Aug. 4-10 is another opportunity to celebrate with great food. For seven full days it is National Farmers Market week.
Farmers markets are an ever-growing link between the consumer and farm. The United States Department of Agriculture listed 7,864 markets in its directory, a 9.6% increase since 2011. That is selling a whole lot of carrots.
Besides produce, there are also wonderful opportunities to meet with farmers and learn about the food you are buying and consuming. A special relationship and source of knowledge is available to you, just for the asking.
This is enjoyable, also, for the farmers and they appreciate the feedback. Today I will share one farmer's view from his side of the fence. I decided to actually go to a farm and see where the produce was grown.
"Hillside Acres" for 15 years has been a regular at the Aspen market. With his big white truck, this looked like a serious farmer to go visit. The owner is Jack D'Orio and his farm is located 90 miles away in Paonia. A few days later I had a late afternoon appointment at the farm.
Driving over picturesque McClure Pass I eventually found "Hillside Acres" located high up on Lamborn Mesa — a beautiful spot with 360-degree farmland views just outside the small town of Paonia.
As I pulled up to the roadside mailbox I saw Mr. D'Orio standing in the distance by his greenhouse. He waved me to come through the farm gate and down a lane that divided six lush acres of vegetable crops. Assorted sunflower varieties with their bright yellow and chocolate blooms stood tall above the lower crops.
We began with a tour of the grounds and talked about the miles of "drip tape" used to irrigate the fields with water that comes from six miles away; about having to order millions of seeds from 10 or 12 places during each winter; about each spring starting all the new plants inside his greenhouse; then about hours of fertilizing and tilling the fields with tons of composted manure from a nearby dairy in the fall. Everything is all-natural and done the old-fashioned way.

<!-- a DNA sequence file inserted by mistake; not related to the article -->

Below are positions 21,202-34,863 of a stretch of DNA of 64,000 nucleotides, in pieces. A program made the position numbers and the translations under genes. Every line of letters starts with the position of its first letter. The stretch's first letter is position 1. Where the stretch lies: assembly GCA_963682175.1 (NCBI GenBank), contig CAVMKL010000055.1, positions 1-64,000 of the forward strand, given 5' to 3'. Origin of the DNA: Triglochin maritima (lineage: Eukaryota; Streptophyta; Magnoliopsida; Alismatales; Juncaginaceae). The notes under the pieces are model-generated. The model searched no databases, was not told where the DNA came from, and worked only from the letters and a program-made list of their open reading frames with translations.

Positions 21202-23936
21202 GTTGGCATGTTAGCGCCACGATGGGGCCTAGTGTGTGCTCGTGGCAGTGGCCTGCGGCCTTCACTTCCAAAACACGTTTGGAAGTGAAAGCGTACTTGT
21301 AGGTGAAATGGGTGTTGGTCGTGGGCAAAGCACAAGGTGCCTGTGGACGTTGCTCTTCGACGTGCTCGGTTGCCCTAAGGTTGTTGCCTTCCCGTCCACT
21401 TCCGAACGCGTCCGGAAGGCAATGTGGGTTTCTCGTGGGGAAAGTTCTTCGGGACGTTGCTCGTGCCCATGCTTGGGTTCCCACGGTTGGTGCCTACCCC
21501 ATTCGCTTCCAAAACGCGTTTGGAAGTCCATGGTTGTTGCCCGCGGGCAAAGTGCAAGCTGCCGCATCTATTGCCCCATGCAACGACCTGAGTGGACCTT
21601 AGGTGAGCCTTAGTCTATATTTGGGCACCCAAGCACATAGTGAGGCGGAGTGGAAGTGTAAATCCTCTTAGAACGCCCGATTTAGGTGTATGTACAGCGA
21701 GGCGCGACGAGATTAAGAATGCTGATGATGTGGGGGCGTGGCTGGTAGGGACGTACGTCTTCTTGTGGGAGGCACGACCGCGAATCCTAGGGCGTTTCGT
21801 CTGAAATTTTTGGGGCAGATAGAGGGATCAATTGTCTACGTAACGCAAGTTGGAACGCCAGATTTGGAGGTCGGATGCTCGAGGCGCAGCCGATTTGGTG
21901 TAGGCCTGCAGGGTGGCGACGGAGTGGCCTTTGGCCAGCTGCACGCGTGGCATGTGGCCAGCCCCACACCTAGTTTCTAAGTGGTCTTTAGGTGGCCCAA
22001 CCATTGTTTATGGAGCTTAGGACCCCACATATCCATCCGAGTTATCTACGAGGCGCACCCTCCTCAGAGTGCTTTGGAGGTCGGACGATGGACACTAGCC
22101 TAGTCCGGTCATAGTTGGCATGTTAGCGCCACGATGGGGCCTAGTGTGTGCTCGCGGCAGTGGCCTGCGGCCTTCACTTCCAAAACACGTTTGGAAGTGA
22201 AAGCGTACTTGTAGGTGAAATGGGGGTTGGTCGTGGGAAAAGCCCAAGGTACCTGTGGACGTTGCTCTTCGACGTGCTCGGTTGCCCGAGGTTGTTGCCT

Vegetable varieties range between 20 to 30 types and he changes the rotation all the time. This is good for retaining soil nutrients. Usual mainstays like heirloom tomatoes, squashes, carrots and cucumbers are always grown. What a lot of work to keep so much plant life watered and harvested.
After returning to my car from the walk around, I questioned him about the Aspen farmers market. He said in 15 years he's missed only one. That happened because a doctor in Denver would not release him because of an eye injury and he had nobody else who could drive the big truck over McClure Pass."
I asked, "How did you get into this business?" He answered, "Its not for the money; you just have to love the land and the people. There is a pride of being able to produce quality products that are totally untouched by any chemicals. Heck, seven years ago I had to try to convince people that organic was the way to go. Now it is the big thing. People are discovering how it all directly relates to their health."
I found out about college degrees and 14 years working as a state agriculture extension agent, seven of which were in Eagle County. D'Orio continued, "Guess that's why I enjoy meeting my customers. I can still teach while I am at the Aspen Market."
In order to be at the Saturday market, he has to have the truck loaded and ready to go the night before, then out the gate not a minute after 4:30 a.m.
As our conversation came to a close D'Orio added, "I know more people up in Aspen than anywhere else, all just from being at that market. I have been feeding those folks for years. I have seen their kids go off to college. It is a lot more than just growing vegetables, it is a connection."
Jack D'Orio is a big bear of a guy who has a heart of gold. Visit him in Aspen on Saturdays and ask him, whose idea it was to start that farmers market anyhow?
Hillside Acres' website is www.hillsideacres.com.
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